1. Cleveland Cavaliers
Anderson Varejao (2013 PER 17.05), Kevin Love (26.97), LeBron James (29.40)
Owe it to destiny, owe it to luck, or for even for you conspiracy theorists out there call it NBA scheming. Perhaps it’s a happy confluence of the three. Whatever the case may be, in less than two months the Cavs havemanaged to go from perhaps worst to first in terms of front court prowess.
Adding the best player on the planet obviously helps any teams cause. But, without the subsequent addition of Kevin Love, Cleveland would not be on this list. Together he and James form an offensive tandem that may prove impossible to defend both in transition and in the low and high post. Kevin Love provides the “spacing” element so many teams covet these days and will open up lanes for most everyone on the floor, especially with LeBron forcing double teams. That also plays in Love’s favor in terms of shooting. When James is double teams he can use his excellent passing ability and vision to find Love for open jump shots. This team could be unstoppable.
LeBron and Anderson Varejao will pick up most of the slack on the defensive side of the ball where Love has a pretty well-known reputation as being a “slacker” of sorts. But, in this system he should prove serviceable given his height and width. Love is not a rim protector by any means but he is quick on his feet and will do well to clog lanes and shuffle players to, Varejao, who is. What will help most is Varejao’s high motor and ability to adjust if, and when, team defense breaks down around him. And in help defense situations LeBron will always be there doing what LeBron does; using his speed and length to disrupt scoring and passing lanes.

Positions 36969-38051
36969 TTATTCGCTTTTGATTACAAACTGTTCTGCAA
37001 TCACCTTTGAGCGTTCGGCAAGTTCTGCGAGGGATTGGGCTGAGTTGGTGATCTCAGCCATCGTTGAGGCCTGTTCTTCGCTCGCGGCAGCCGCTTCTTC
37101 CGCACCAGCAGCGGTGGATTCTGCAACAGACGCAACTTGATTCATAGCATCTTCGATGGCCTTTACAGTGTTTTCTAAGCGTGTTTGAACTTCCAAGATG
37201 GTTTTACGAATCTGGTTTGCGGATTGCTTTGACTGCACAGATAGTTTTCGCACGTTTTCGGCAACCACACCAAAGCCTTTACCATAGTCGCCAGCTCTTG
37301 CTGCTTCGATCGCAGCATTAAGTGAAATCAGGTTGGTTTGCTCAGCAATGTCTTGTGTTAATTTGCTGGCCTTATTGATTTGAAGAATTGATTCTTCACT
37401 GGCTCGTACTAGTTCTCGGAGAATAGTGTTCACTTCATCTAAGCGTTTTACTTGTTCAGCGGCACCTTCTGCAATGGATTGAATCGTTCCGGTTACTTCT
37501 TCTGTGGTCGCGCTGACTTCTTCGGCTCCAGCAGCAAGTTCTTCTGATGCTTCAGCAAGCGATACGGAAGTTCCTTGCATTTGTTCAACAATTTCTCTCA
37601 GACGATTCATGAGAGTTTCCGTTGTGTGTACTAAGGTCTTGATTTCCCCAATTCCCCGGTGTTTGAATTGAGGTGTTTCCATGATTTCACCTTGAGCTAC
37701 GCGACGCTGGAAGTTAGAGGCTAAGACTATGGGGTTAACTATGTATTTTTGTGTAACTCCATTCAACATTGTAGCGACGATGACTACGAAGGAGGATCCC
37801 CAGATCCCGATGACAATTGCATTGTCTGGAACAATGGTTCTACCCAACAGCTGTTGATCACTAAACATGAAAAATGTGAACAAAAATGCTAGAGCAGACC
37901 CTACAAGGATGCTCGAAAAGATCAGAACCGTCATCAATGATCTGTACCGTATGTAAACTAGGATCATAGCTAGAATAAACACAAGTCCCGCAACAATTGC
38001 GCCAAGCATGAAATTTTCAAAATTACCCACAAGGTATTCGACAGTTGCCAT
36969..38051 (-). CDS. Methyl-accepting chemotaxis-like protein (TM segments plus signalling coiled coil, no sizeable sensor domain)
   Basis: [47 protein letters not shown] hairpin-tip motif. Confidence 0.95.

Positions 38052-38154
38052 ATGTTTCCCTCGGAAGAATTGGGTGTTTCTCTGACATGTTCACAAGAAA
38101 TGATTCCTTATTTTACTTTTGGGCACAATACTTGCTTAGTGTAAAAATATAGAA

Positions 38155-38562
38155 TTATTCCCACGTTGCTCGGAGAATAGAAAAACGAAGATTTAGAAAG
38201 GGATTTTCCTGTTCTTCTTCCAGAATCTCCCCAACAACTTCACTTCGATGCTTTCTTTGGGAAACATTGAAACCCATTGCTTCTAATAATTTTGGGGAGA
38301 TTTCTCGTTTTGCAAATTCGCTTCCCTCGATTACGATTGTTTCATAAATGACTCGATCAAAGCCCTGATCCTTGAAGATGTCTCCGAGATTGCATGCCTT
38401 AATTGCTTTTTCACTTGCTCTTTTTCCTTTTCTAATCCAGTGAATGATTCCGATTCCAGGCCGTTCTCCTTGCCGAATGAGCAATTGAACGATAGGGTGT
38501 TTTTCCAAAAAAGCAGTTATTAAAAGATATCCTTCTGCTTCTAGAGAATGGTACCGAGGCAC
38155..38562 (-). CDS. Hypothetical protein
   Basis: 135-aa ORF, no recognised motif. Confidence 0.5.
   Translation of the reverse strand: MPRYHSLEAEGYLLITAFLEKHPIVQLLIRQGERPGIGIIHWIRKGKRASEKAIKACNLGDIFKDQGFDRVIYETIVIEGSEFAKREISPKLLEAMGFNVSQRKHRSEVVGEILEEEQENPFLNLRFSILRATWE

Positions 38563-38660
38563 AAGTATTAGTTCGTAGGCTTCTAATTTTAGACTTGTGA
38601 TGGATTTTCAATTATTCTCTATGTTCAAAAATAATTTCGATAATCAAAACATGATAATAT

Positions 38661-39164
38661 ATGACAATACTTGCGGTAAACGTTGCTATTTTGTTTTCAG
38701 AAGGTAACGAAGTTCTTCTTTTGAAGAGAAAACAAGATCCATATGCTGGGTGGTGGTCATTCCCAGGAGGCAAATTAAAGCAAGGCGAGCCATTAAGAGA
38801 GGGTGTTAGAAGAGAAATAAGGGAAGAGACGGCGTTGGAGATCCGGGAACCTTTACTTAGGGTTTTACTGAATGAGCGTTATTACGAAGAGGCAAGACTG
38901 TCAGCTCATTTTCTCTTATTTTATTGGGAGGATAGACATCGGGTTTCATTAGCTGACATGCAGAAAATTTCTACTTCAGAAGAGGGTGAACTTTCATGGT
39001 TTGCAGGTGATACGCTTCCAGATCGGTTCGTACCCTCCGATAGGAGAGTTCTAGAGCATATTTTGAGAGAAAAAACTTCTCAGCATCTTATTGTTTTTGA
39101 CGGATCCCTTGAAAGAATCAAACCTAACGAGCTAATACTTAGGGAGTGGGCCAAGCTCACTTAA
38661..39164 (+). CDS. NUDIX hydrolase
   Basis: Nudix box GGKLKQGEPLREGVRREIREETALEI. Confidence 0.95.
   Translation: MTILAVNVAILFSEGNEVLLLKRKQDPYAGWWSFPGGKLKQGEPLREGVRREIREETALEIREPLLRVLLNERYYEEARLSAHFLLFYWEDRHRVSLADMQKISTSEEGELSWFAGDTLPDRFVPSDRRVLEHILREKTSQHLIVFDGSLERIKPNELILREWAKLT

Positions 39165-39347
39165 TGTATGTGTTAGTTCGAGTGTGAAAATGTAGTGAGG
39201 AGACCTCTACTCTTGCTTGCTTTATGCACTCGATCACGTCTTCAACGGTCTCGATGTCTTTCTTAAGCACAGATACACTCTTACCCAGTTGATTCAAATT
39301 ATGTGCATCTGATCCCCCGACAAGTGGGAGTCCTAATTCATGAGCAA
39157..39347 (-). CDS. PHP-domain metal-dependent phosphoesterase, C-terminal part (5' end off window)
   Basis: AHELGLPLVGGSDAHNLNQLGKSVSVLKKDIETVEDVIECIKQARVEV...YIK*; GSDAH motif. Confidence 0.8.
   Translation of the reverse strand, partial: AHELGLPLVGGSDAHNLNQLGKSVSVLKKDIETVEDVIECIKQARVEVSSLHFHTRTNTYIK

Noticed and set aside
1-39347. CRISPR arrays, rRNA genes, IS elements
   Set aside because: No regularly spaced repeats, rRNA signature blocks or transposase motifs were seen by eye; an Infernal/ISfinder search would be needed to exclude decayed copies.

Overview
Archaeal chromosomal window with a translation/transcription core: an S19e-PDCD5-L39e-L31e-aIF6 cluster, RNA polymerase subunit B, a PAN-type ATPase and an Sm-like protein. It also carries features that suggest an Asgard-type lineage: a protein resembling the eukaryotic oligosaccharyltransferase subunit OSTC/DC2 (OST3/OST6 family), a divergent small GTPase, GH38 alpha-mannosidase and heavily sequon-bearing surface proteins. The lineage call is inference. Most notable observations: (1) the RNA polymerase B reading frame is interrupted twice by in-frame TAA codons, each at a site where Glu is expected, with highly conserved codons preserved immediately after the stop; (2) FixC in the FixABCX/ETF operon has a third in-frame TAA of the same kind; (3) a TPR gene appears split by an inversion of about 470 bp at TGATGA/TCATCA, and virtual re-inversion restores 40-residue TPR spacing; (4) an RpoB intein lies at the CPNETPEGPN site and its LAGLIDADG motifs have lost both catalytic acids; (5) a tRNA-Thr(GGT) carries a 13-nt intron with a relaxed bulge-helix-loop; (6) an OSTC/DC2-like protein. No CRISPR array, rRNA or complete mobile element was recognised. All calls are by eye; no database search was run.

2. Chicago Bulls
Joakim Noah (2013 PER 20.06), Pau Gasol (19.34), Mike Dunleavy (12.62)
If this were a ranking based on front court depth, without a doubt the Bulls would be number one on this list. Behind their starters the Bulls possess in Taj Gibson one of the best defenders in the league at the power forward position. New arrivals Doug McDermott and Nikola Mirotic are untested but have the tools to develop into solid, if not really good, NBA players. Both have great size, shooting touch and basketball acumen that will prove invaluable in a system which emphasizes ball movement and spacing. But, the fact remains without two of the top ten players in the NBA in their front court, Chicago will have to settle for number two; certainly nothing to cry about.